They could pay for the basic needs of the world’s 230 million most vulnerable people and still have the equivalent of the GDP of The Gambia left in their pocket.

The understanding that the 21st century is dominated by big corporations and the interests of a few wealthy people is no news. So it should come as a surprise to none of us if giant corporations were caught profiteering off two of the world’s major disruptions since 2020 – the coronavirus pandemic and the war in Ukraine. And yet, it should anger us. A new report by Greenpeace International, shows how 20 of the world’s biggest agribusiness corporations – the largest in the grain, fertiliser, meat and dairy sectors – exploited their outsized power to deliver obscene profits for shareholders while millions face food poverty and starvation.

Wheat harvest in Lower Saxony, Germany © Lucas Wahl / Greenpeace
Wheat harvest at a small farm in Lower Saxony, Germany.
© Lucas Wahl / Greenpeace

The research, entitled ‘Food Injustice 2020-22: Unchecked, Unregulated and Unaccountable‘, shows a systemic failure of public policy, which has allowed a select group of multinational corporations to record huge profits, enriching the individuals that own them and transferring wealth to shareholders, of which the majority are located in the Global North. Adding up the 20 companies’ payments to shareholders in the financial years of 2020 and 2021 alone, reached the outrageous amount of $53.5 billion! To put this into context, in December of last year, the United Nations estimated that the amount needed in 2023 to save 230 million of the world’s most vulnerable people is $51.5 billion.

But how were they able to get their hands on this amount of money amid two major crises? By literally owning the market. Market concentration allows this small but inordinately powerful group of companies to have wildly disproportionate control, not only over the supply chains for food itself, but over information about those supply chains, which in turn allows for greater extraction of wealth to the benefit of their owners and shareholders, but to the detriment of you, me and everyone else. Cash dividends and shareholder buyback programmes allowed them to give an astronomical amount of money to their shareholders, while further amplifying their power over the sector’s industry and governments.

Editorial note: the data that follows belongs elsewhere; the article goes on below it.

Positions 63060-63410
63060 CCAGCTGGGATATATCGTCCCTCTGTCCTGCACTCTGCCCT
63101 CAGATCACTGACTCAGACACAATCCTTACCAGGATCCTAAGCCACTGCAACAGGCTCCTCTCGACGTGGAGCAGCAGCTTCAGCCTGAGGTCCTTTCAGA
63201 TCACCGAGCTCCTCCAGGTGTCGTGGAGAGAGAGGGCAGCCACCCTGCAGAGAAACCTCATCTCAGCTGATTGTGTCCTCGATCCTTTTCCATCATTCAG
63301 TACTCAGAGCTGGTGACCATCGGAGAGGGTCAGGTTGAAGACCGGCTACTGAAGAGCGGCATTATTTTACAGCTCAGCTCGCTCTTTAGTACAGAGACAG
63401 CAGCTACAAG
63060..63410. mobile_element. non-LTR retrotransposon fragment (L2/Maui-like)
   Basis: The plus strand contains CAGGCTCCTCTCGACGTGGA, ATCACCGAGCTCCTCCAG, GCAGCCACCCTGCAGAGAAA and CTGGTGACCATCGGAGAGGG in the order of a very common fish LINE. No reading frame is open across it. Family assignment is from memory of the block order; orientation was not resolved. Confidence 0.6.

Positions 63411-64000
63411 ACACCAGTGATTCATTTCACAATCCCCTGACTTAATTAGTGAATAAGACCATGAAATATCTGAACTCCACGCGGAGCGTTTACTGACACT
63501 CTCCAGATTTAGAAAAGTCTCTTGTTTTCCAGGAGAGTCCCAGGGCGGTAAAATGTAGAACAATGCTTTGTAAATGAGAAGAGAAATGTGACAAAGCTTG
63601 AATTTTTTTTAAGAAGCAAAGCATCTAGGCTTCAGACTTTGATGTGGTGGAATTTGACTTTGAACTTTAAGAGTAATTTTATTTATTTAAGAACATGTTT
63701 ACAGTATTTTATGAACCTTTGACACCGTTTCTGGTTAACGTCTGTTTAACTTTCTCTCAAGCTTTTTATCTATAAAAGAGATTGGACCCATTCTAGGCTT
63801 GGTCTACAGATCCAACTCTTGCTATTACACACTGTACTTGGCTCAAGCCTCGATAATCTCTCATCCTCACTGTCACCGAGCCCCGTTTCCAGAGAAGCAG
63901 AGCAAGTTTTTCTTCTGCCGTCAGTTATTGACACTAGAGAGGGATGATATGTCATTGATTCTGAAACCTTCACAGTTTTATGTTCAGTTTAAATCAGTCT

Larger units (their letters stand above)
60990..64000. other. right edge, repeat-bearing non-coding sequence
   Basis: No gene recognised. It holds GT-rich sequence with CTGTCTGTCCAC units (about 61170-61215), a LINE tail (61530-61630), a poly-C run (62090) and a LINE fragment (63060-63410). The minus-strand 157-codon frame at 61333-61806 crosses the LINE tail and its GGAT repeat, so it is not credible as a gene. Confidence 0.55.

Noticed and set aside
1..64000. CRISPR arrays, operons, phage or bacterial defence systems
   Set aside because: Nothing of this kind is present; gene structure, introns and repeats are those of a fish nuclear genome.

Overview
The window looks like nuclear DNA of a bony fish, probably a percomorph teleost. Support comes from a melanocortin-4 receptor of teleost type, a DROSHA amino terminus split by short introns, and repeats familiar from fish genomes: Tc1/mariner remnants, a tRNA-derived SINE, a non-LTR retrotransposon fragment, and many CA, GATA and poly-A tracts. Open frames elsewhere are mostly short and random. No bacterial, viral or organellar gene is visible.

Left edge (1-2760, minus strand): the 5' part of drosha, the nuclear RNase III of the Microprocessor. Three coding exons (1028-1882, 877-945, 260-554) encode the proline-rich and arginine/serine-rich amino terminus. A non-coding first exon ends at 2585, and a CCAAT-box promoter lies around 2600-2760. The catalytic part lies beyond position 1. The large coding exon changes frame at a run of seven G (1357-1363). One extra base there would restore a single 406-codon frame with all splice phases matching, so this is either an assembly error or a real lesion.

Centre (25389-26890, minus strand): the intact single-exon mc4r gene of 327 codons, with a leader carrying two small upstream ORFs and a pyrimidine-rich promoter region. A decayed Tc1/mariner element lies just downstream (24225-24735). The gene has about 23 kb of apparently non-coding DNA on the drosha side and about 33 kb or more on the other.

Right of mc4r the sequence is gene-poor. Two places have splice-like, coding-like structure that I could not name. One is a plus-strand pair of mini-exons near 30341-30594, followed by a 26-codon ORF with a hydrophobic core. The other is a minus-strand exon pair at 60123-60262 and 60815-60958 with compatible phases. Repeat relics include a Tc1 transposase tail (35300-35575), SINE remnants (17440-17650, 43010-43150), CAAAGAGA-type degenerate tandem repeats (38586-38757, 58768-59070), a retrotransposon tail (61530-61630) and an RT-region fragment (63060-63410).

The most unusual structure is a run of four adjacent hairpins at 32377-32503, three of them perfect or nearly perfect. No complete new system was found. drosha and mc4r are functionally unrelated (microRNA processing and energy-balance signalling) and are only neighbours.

Let’s take the example of the grain industry: according to IPES, the four biggest companies in that sector, namely Archer-Daniels Midland, Bunge, Cargill and Dreyfus – also known by the acronym ABCD – “control 70-90% of the world’s grain trade, but are under no obligation to disclose what they know about global markets, including their own grain stocks”. This lack of transparency means that these companies withhold information that can shape grain prices according to their needs – not even hedge funds can get information other than directly from these companies. Our report finds that following Russia’s invasion of Ukraine opacity around the true amounts of grain in storage was a factor in the development of a speculative bubble.

Salt pyramids on the Caribbean island of Bonaire © Marten van Dijl / Greenpeace
Salt pyramids on the Caribbean island of Bonaire
© Marten van Dijl / Greenpeace

There is no way out for governments and policy makers, but to take action. If we want to see a world without hunger – which is way overdue – the most impactful structural change we can make to the global food system is working to bring about food sovereignty.

For years, food sovereignty movements have sought to return autonomy back to food producers, shortening and strengthening supply chains to reverse the damage done by unsustainable farming, to communities, nature and our diets. And it is not just wishful thinking. From Papua New Guinea to Brazil, Mexico and many other countries, there are deep structural movements working to bring food into everyone’s plate. 

Measures like universal basic income to help tackle poverty and redistribute wealth; taxing the windfall profits of corporations during crises with an ambitious and sector-wide windfall tax, and significant taxation on dividend payouts to wealthy stockholders as well as on income from dividends are just a few examples of the first steps governments must make to bring the prevailing food crisis to an end. 

As one of the major topics during the latest UN conferences on climate and biodiversity, food has to be treated as a key component of human rights and climate change. Taking the power from those few corporations and returning it to small-scale ecological farmers is actively promoting the social justice we need to see in the contemporary world we are living in, but also facing climate crisis head-on! On a diplomatic level, governments can benefit from having more control over logistics and production and making cross-governmental decisions quicker and more efficiently to the benefit of the public. 

It is time for food to be seen as what it is: a basic human need that has to be available to us all and not another commodity to be exploited  and traded for the profit of a few families.

Davi Martins is a biodiversity campaign strategist at Greenpeace International